4 Mar 2015

Mystery of Auckland Council mail

1:01 pm on 4 March 2015

Mystery grows around the fate of one of the most important pieces of unsolicited mail sent to half a million Auckland households.

The Auckland Long Term plan brochure.

The Auckland Long Term plan brochure. Photo: RNZ / Todd Niall

The Auckland Council has insisted every household had received a copy of the summary brochure on the city's ten year budget, the Long Term Plan.

The Household Summary seeks feedback on an unprecedented proposal to perhaps introduce motorway charges, or higher rates and petrol taxes, to pay for otherwise unaffordable transport projects.

Community leaders have reported hundreds of locals as saying they had not seen the brochure, which went into homes in late January.

North Shore Councillor George Wood said he was at a community meeting on Tuesday where the fate of the brochure was discussed.

"People have got different theories, because there's no rhyme or reason as to why some found it and some didn't," he said.

"A huge number of people have signs saying 'No Junk Mail', and a lot of people might have just put it through into the wastepaper."

Veteran rates reform campaigner David Thornton said he had spoken to about 100 people who had not received the mailout.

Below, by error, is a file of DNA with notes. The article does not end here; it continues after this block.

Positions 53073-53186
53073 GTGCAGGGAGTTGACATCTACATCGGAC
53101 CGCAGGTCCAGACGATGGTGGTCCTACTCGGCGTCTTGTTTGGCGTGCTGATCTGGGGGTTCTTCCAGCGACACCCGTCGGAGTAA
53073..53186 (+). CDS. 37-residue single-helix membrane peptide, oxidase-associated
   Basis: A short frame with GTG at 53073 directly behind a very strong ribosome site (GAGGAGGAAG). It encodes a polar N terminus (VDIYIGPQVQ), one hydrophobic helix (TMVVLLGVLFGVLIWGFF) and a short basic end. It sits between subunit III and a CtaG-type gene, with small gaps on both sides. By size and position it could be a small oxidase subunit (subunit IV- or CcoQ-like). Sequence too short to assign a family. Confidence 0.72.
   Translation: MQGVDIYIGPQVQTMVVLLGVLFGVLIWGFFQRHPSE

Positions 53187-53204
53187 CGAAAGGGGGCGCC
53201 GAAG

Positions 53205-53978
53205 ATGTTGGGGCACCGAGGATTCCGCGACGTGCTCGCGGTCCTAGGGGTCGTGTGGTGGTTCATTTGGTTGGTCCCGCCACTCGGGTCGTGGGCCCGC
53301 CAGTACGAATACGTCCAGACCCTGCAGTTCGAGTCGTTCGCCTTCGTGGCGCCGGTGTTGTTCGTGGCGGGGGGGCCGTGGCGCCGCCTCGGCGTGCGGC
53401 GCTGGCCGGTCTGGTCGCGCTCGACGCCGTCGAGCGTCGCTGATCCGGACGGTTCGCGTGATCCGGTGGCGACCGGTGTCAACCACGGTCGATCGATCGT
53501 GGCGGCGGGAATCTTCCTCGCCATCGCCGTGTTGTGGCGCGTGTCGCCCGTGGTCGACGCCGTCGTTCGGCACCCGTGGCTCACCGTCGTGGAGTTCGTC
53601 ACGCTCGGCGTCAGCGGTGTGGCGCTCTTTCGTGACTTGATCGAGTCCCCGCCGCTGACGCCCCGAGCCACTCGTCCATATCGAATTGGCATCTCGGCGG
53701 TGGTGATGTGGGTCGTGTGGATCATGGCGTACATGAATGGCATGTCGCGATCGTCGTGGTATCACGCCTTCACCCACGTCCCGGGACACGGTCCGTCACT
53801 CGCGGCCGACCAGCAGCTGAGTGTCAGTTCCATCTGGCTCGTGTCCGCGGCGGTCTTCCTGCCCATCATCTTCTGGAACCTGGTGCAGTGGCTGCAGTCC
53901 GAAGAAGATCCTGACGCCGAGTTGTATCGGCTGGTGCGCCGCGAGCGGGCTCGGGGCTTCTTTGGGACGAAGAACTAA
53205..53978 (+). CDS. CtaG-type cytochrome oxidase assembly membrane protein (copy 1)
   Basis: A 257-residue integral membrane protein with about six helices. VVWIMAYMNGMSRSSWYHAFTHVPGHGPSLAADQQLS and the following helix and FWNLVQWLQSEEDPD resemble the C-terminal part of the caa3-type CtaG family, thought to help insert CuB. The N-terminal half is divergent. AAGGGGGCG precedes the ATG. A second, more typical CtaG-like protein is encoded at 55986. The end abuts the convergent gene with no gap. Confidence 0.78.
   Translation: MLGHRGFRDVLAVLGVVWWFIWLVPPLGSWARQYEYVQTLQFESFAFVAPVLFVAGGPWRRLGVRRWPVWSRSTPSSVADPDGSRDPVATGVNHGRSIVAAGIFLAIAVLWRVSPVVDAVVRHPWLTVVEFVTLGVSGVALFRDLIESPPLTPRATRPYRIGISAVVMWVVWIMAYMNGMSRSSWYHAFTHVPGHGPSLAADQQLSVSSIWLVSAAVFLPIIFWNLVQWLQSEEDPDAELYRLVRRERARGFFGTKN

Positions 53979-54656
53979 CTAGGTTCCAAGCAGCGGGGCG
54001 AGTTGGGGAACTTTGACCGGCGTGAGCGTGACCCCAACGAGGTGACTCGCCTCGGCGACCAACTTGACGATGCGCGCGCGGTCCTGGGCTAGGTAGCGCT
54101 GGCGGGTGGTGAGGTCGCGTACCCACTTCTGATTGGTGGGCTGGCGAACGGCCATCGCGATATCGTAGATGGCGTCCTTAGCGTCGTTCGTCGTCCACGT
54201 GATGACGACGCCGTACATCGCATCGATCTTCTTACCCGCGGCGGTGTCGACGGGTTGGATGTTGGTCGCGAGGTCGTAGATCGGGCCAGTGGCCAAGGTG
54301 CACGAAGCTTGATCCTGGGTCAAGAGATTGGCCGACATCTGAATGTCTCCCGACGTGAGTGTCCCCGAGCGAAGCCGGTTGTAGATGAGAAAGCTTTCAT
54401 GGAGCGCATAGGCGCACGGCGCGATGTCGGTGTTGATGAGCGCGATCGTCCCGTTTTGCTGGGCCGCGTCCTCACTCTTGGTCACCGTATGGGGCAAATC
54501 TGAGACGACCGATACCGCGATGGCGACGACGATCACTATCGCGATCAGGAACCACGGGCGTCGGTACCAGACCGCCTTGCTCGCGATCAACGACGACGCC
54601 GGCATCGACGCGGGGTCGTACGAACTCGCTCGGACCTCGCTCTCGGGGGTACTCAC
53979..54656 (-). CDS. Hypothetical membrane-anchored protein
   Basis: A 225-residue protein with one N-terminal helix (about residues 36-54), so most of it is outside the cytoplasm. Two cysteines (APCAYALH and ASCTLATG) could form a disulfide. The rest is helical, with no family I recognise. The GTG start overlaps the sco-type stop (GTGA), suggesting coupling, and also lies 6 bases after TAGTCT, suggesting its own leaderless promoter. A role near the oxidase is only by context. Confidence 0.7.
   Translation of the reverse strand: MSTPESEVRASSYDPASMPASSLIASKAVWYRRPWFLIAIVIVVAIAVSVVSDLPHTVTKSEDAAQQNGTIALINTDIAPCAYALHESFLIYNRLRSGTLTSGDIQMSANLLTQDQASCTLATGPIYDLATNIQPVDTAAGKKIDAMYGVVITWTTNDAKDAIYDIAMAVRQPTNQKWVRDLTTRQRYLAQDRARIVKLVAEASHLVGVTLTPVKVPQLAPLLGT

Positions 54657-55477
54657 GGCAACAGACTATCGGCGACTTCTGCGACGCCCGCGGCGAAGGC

"I didn't get one, my neighbour didn't, and then I started getting phone calls," he said.

Mr Thornton said the council had chosen the cheapest way to mail out the information, mixing it in with the usual mix of junk mail.

The brochure was delivered by a contract firm Reachmedia.

The council said it was classed as unaddressed mail so should still have gone to addresses with signs saying 'No Junk Mail', but not to those with signs saying 'No Unaddressed Mail'.

The council provided media with a lengthy statement from Reachmedia outlining the processes which it believes confirm delivery. It said two delivery rounds were missed and done the following week, and it was told of only nine queries about non-delivery.

Auckland Council said it has had about 50 calls or emails.

It said nearly 4,000 responses have used the hard copy forms, a better result than usual. Half as many again have responded online. Some who received the brochure may have chosen to reply online.

The large number of reported failures to find the brochure suggested something had gone wrong. However it was not clear whether there was a delivery failure, or whether the eye-catching brochure might have been consigned to the paper recycling along with the retail junk-mail, without ever being read.

Consultation closes on 16 March.

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